A new guidance breaks ground as the first of its kind to assist physicians in screening for, and treating, vaping-associated respiratory disease syndrome.
Craig Lilly, MD
Experts have provided a new guidance on initial screening for vaping-associated respiratory distress syndrome (VARDS) in patients who vape or use electronic cigarettes.
The new guidance, presented at the Society of Critical Care Medicine (SCCM) 2020 Critical Care Congress, advised that persons who vaped or used e-cigarettes within 90 days, and are experiencing chest pain, weight loss, cough, fatigue, or shortness of breath, should seek medical care.
The recommendations also provide a three-tiered response to the results of VARDS screening for physicians.
Led by Craig Lilly, MD, of the University of Massachusetts Medical School, a regional team of experts conducted a comprehensive assessment of VARDS-relevant case studies, series, and public health reports verified by at least 2 physicians and in alignment with US Centers for Disease Control and Prevention (CDC) definitions.
They cited the recent CDC advisory which reported up to 2000-plus VARDS cases—and 42 deaths—in 24 states since mid-2019 as motivation for the guidance.
To their knowledge, no formal guidelines for identifying and treating VARDS currently exist.
“The spectrum of the impact of vaping on patients ranges from anxiety about the health risks or costs of addiction to progressive symptoms of a life-threatening disorder,” they wrote. “Our recommendations for management are based on the presence of vaping exposure and clinical findings that allow cases to be placed into three groups with distinct evaluation and management care plan goals and strategies.”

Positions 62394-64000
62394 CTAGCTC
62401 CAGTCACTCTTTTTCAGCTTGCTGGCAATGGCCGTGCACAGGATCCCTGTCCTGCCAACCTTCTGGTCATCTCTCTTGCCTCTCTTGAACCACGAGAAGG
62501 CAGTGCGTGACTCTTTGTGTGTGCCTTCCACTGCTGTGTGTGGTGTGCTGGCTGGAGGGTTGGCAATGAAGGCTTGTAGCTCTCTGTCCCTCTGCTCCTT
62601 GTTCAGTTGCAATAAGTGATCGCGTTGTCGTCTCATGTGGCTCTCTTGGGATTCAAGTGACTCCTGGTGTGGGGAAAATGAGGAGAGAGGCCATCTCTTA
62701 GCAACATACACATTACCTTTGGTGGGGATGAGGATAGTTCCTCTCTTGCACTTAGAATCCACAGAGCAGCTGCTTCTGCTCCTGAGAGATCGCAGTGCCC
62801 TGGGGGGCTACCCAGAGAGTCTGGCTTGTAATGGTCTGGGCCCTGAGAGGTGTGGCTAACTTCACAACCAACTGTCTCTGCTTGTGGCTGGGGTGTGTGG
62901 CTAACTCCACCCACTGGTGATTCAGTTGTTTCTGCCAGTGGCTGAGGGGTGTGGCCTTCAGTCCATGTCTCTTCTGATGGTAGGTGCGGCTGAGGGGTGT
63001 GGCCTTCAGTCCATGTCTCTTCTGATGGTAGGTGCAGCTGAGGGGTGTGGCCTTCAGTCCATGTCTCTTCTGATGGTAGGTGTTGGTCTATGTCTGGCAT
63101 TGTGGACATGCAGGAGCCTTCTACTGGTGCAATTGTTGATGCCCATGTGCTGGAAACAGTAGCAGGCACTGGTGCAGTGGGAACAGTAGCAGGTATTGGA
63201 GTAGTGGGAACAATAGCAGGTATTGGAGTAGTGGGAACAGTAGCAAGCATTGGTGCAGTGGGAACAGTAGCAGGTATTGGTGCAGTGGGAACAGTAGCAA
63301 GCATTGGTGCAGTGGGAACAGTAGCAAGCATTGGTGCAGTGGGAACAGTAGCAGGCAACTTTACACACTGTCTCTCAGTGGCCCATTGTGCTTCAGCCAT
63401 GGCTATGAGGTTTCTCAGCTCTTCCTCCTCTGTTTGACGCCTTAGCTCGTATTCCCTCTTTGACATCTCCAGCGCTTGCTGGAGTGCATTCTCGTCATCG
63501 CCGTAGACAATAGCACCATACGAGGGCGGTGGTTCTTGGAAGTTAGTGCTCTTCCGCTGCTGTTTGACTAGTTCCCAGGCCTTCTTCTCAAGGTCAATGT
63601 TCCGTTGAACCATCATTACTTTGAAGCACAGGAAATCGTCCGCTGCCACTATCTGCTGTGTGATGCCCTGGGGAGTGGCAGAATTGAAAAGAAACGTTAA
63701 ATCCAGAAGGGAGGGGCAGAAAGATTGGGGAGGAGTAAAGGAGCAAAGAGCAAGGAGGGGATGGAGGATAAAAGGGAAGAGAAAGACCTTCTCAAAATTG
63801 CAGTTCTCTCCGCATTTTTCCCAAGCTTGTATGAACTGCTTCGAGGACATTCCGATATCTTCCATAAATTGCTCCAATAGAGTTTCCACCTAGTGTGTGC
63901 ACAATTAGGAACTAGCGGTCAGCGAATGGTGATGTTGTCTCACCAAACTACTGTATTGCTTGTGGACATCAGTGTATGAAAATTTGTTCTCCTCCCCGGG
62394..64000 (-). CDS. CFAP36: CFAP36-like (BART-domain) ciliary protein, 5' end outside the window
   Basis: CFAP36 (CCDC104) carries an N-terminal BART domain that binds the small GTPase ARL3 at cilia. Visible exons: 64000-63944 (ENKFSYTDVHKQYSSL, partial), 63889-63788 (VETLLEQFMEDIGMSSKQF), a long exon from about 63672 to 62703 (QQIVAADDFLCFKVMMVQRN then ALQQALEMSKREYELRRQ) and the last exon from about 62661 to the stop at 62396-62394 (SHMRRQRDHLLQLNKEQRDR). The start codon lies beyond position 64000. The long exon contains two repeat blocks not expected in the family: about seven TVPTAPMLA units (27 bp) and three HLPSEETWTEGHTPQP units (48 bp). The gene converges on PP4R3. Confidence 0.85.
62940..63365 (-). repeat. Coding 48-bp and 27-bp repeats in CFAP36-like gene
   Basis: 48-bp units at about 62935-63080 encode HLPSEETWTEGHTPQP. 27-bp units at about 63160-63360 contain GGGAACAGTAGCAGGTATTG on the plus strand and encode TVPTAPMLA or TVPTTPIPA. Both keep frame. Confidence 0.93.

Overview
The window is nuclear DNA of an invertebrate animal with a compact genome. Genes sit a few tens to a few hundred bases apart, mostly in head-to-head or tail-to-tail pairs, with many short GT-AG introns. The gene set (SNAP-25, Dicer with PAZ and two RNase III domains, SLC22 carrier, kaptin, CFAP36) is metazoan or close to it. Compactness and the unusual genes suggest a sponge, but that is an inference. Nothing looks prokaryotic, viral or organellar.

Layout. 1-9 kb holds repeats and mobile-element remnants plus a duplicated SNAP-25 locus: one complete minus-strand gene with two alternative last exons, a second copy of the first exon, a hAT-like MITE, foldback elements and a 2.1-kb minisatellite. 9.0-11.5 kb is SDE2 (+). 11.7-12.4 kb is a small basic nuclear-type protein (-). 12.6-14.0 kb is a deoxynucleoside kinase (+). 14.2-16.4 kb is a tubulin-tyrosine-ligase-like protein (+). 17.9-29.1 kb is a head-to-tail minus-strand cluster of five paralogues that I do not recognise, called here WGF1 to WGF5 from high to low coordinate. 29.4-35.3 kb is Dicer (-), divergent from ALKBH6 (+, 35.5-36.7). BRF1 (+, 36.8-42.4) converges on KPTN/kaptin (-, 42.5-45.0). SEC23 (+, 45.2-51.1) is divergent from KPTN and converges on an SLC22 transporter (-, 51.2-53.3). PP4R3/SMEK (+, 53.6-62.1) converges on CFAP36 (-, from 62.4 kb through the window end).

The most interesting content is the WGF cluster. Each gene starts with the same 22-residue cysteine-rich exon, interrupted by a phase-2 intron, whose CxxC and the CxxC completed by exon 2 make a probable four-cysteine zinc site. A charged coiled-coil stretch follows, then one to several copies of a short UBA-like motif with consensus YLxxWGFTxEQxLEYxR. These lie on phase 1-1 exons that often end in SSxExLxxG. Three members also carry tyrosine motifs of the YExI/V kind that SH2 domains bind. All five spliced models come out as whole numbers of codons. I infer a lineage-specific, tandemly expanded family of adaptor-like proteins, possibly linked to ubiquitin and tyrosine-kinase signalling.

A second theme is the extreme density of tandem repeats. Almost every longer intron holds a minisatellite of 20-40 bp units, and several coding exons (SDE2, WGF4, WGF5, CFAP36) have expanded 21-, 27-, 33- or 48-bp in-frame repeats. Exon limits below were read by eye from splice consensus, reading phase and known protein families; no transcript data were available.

Lilly and colleagues recommended physicians treating patients who fit the above criteria for VARDS risk be divided into 3 groups: Worcester Group 1, 2, and 3. The groups are respectively defined as patients:
The experts noted that it is fundamental to define a combination of clinical, radiographic, and pathologic details to implicate a specific diagnosis and either prescribe patients immunosuppressive therapy or cessation measures that would best promote respiratory tissue healing.
“We must work with our patients to better identify the substances that they are vaping and develop culturally effective methods for encouraging abstinence,” they wrote. “We must not attribute to vaping respiratory illnesses that are caused by infections.”
The team stressed the importance of identifying, monitoring, evaluating, and treating vape and e-cigarette users at risk of VARDS. Such practices need to be informed by guides such as their own.
“Our approach to the needs of patients who are exposed to vaping fumes should be guided by their symptoms, physical findings, gas exchange, radiographic abnormalities, and preferences,” Lilly and colleagues concluded. “We should use anti-inflammatories when there is evidence of a steroid sensitive condition and avoid steroids when abstinence results in rapid improvement.”
The guidance, “Vaping-Associated Respiratory Distress Syndrome: Case Classification and Clinical Guidance,” was published online in Critical Care Explorations and presented at SCCM 2020.